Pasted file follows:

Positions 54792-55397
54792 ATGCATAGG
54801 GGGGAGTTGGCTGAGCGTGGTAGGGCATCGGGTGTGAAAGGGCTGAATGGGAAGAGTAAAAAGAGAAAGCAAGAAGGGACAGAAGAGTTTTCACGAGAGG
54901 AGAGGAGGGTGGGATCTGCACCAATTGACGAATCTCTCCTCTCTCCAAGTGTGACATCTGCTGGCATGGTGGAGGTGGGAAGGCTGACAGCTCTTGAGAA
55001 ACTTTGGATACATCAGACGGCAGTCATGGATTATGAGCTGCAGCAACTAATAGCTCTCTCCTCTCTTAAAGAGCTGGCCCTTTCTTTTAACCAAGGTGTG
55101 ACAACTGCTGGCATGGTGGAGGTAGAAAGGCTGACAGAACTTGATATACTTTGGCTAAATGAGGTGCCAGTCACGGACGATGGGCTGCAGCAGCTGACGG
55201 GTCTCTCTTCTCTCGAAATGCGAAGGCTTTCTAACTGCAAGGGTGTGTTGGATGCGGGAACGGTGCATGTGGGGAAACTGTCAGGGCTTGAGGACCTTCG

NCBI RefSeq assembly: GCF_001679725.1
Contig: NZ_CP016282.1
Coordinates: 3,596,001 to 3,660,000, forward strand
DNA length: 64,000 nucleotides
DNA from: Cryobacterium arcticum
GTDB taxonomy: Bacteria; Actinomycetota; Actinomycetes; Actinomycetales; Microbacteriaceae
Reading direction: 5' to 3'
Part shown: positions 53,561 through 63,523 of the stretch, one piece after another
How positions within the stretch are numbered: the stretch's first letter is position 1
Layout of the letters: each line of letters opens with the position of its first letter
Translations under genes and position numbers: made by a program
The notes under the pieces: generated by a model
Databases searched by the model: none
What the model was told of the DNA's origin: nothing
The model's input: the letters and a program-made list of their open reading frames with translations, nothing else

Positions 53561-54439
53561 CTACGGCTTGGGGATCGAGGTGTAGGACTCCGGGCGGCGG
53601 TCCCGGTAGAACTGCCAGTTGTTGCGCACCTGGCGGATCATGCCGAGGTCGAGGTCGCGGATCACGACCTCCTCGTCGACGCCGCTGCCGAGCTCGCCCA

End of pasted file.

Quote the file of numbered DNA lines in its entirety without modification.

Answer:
Positions 54792-55397
54792 ATGCATAGG
54801 GGGGAGTTGGCTGAGCGTGGTAGGGCATCGGGTGTGAAAGGGCTGAATGGGAAGAGTAAAAAGAGAAAGCAAGAAGGGACAGAAGAGTTTTCACGAGAGG
54901 AGAGGAGGGTGGGATCTGCACCAATTGACGAATCTCTCCTCTCTCCAAGTGTGACATCTGCTGGCATGGTGGAGGTGGGAAGGCTGACAGCTCTTGAGAA
55001 ACTTTGGATACATCAGACGGCAGTCATGGATTATGAGCTGCAGCAACTAATAGCTCTCTCCTCTCTTAAAGAGCTGGCCCTTTCTTTTAACCAAGGTGTG
55101 ACAACTGCTGGCATGGTGGAGGTAGAAAGGCTGACAGAACTTGATATACTTTGGCTAAATGAGGTGCCAGTCACGGACGATGGGCTGCAGCAGCTGACGG
55201 GTCTCTCTTCTCTCGAAATGCGAAGGCTTTCTAACTGCAAGGGTGTGTTGGATGCGGGAACGGTGCATGTGGGGAAACTGTCAGGGCTTGAGGACCTTCG

NCBI RefSeq assembly: GCF_001679725.1
Contig: NZ_CP016282.1
Coordinates: 3,596,001 to 3,660,000, forward strand
DNA length: 64,000 nucleotides
DNA from: Cryobacterium arcticum
GTDB taxonomy: Bacteria; Actinomycetota; Actinomycetes; Actinomycetales; Microbacteriaceae
Reading direction: 5' to 3'
Part shown: positions 53,561 through 63,523 of the stretch, one piece after another
How positions within the stretch are numbered: the stretch's first letter is position 1
Layout of the letters: each line of letters opens with the position of its first letter
Translations under genes and position numbers: made by a program
The notes under the pieces: generated by a model
Databases searched by the model: none
What the model was told of the DNA's origin: nothing
The model's input: the letters and a program-made list of their open reading frames with translations, nothing else

Positions 53561-54439
53561 CTACGGCTTGGGGATCGAGGTGTAGGACTCCGGGCGGCGG
53601 TCCCGGTAGAACTGCCAGTTGTTGCGCACCTGGCGGATCATGCCGAGGTCGAGGTCGCGGATCACGACCTCCTCGTCGACGCCGCTGCCGAGCTCGCCCA